Iraq war, terror drive 1st debate

Kerry sees `colossal error,' Bush sees a safer America

Election 2004

Presidential debates

October 01, 2004|By Julie Hirschfeld Davis and David L. Greene | Julie Hirschfeld Davis and David L. Greene,SUN NATIONAL STAFF

CORAL GABLES, Fla. - Sen. John Kerry sharply criticized President Bush last night for what he called a "colossal error in judgment" in handling Iraq, even as the senator defended himself against Bush's accusations that his positions have shifted with the political winds.

In a 90-minute debate on foreign policy and homeland security, the first of four campaign duels, Kerry acknowledged that at times he has lacked clarity in his statements on Iraq. But he said his stumbles paled by comparison with the president's failures in managing the war in Iraq and its worsening bloodshed.

"I made a mistake in how I talk about the war, but the president made a mistake in invading Iraq. Which is worse?" the senator said. Kerry charged that the president jilted America's allies and rushed to war, thereby diverting attention from the hunt for Osama bin Laden and the fight against global terrorism.

But Bush, using the stark terms he favors, conceded that the conflict in Iraq is likely to remain a long and difficult one. But sounding a theme that many voters seem to have embraced, the president insisted he is the one candidate strong and steady enough to handle it successfully.

"I've shown the American people I know how to lead," he said. "I understand everybody in this country doesn't agree with the decisions I've made, and I made some tough decisions. But people know where I stand. People out there listening know what I believe, and that's how best it is to keep the peace."

Kerry, under intense pressure as he lags behind in national polls, seemed to keep the president on the defensive, especially over Iraq and terrorism - the issues on which Bush has enjoyed his strongest advantages.

Known throughout his career as a strong campaign "closer" who does best when the stakes are highest, Kerry stayed clear of the florid rhetorical flourishes and verbose replies for which he has earned an unflattering reputation.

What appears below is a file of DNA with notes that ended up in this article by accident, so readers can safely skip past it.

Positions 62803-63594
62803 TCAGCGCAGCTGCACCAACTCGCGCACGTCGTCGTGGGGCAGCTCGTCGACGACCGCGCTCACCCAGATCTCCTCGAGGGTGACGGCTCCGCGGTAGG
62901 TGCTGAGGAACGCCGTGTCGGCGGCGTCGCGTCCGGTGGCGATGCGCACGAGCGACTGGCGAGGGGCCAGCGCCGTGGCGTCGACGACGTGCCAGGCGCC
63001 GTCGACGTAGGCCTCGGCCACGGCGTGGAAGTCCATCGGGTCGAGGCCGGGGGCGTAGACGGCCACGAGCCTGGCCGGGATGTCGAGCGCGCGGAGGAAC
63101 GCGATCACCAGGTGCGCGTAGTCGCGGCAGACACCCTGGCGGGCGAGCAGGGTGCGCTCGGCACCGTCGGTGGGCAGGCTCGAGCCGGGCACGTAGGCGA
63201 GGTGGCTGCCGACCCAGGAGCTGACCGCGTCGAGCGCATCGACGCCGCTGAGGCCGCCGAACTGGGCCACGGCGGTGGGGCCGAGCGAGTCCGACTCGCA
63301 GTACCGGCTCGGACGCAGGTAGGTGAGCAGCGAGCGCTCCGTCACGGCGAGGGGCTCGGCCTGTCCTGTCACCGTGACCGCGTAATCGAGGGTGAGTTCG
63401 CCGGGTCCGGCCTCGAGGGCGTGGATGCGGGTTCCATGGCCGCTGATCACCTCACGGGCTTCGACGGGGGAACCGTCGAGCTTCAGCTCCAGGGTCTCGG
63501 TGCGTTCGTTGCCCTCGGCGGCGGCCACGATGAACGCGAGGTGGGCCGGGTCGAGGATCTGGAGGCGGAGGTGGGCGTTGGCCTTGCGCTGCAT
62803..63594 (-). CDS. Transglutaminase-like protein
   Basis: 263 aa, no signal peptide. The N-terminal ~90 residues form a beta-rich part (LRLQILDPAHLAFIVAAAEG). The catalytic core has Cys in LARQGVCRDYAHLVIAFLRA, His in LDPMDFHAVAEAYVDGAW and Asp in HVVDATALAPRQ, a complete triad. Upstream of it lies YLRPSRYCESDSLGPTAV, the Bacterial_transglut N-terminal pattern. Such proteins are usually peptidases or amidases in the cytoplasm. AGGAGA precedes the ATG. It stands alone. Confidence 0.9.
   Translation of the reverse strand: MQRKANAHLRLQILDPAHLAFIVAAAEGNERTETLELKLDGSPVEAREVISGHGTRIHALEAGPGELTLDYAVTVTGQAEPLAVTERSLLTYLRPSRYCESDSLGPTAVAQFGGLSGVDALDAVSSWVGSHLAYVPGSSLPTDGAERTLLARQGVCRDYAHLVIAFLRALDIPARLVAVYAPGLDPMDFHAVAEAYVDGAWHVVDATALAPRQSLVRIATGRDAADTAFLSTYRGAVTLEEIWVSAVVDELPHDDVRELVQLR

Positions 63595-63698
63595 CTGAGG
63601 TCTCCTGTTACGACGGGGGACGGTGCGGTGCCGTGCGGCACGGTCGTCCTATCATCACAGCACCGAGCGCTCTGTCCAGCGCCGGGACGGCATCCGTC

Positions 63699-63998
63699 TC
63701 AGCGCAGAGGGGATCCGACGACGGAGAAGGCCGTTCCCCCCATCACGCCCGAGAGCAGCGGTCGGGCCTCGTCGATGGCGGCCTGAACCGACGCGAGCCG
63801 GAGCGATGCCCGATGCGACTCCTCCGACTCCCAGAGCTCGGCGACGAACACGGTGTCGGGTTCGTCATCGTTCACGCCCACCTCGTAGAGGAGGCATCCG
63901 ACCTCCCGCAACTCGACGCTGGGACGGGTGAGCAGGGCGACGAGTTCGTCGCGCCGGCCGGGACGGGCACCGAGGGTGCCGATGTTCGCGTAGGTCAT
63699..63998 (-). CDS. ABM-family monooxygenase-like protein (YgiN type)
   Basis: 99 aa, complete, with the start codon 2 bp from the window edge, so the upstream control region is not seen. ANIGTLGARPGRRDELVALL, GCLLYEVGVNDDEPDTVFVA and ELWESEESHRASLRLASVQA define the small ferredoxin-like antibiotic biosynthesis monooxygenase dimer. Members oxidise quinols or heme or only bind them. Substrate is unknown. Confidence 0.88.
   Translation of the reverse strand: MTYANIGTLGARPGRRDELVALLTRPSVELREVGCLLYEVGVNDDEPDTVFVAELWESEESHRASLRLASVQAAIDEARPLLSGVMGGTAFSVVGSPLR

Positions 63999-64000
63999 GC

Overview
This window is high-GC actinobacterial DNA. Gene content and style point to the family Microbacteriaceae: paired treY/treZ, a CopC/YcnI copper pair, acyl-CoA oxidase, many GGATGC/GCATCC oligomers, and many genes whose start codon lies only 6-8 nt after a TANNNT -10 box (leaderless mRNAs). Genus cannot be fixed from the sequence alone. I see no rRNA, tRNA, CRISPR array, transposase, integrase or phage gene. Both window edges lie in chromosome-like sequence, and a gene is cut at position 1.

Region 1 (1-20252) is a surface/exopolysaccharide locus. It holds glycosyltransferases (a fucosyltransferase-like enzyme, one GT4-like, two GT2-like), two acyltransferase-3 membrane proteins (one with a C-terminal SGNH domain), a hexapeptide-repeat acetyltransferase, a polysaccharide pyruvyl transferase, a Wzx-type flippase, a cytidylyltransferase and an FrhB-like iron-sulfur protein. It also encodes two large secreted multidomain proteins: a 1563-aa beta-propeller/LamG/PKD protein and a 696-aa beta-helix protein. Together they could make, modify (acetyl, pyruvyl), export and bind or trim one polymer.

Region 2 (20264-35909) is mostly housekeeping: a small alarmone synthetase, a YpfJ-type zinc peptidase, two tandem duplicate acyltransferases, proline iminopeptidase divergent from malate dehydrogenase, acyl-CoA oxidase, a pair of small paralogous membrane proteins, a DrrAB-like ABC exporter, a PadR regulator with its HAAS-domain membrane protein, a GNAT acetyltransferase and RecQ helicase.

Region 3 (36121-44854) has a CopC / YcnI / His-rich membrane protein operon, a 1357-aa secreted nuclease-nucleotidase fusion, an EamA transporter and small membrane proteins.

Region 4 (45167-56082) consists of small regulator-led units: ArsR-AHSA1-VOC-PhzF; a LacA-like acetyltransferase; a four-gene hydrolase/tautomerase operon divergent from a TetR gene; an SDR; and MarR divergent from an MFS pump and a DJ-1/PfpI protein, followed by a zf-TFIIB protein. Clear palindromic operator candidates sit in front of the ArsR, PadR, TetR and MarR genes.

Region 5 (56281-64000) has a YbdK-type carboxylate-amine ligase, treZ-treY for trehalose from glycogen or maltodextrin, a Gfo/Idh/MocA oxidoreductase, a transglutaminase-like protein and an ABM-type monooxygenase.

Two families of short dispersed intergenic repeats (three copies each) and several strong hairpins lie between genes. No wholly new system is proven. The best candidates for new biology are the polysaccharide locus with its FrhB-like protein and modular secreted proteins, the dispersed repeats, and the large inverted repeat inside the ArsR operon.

The senator seldom lingered long on a defense of his past positions, always pivoting quickly to a discussion of how he would do things in the future. He vowed to bring "fresh credibility" and "a new start" to the war in Iraq, saying, "We will get the job done right."

As the two candidates fielded questions from the moderator, Jim Lehrer of PBS, the president sought to turn Kerry's own words against him. He accused his Democratic challenger of repeatedly sending "mixed messages" about his positions. And Bush reminded viewers of an assertion Kerry made last month that Iraq is "the wrong war in the wrong place at the wrong time."

Different TV styles

The president often directed his replies into the TV cameras, addressing an estimated 50 million viewers. He was often caught pursing his lips, even grimacing, as he listened to his opponent's charges. Kerry mostly looked away from the cameras, jotting notes and remaining expressionless as Bush spoke, or at times nodding as if to signal he had a response ready to fire off.

Bush tried to contrast what he called his steady, consistent leadership - often in the face of opposition and criticism - with Kerry's approach. He said the senator has delivered confusing messages and criticism on Iraq, which Bush said do not befit a commander in chief.

"I don't see how you can lead this country to success in the war in Iraq if you say `wrong war, wrong place, wrong time,'" the president said. "The way to win this is to be steadfast and resolved."

Criticized by Kerry for failing to engage allies in the fight against Saddam Hussein, Bush turned the question back on his opponent and asked how his own message would resonate with allies. "What's the message going to be?" Bush asked rhetorically, adding a dose of sarcasm: "`Please join us in Iraq for a grand diversion? Join us for a war that is the wrong war at the wrong place at the wrong time?'"

On homeland security, Kerry accused Bush of shortchanging domestic needs in favor of a war made more costly by the dearth of contributions from allies and the two large tax cuts the president has signed into law.

Bush, on the other hand, said the best homeland security measure was to fight against terrorism outside U.S. borders.

"We're doing our duty to provide the funding," Bush said. "But the best way to protect this homeland is to stay on the offense."

Later in the debate, the candidates shifted to other international challenges. They sparred most starkly over North Korea and its pursuit of nuclear weapons.

Kerry charged that Bush's decision to withdraw from direct one-on-one talks with North Korea caused South Korea's president to leave Washington "bewildered" after a meeting with Bush. He called on the president to resume those talks.

But Bush insisted that direct U.S. talks with North Korea were the wrong strategy and that it was best to remain involved in broader talks with Pyongyang that include China, South Korea, Japan and Russia.

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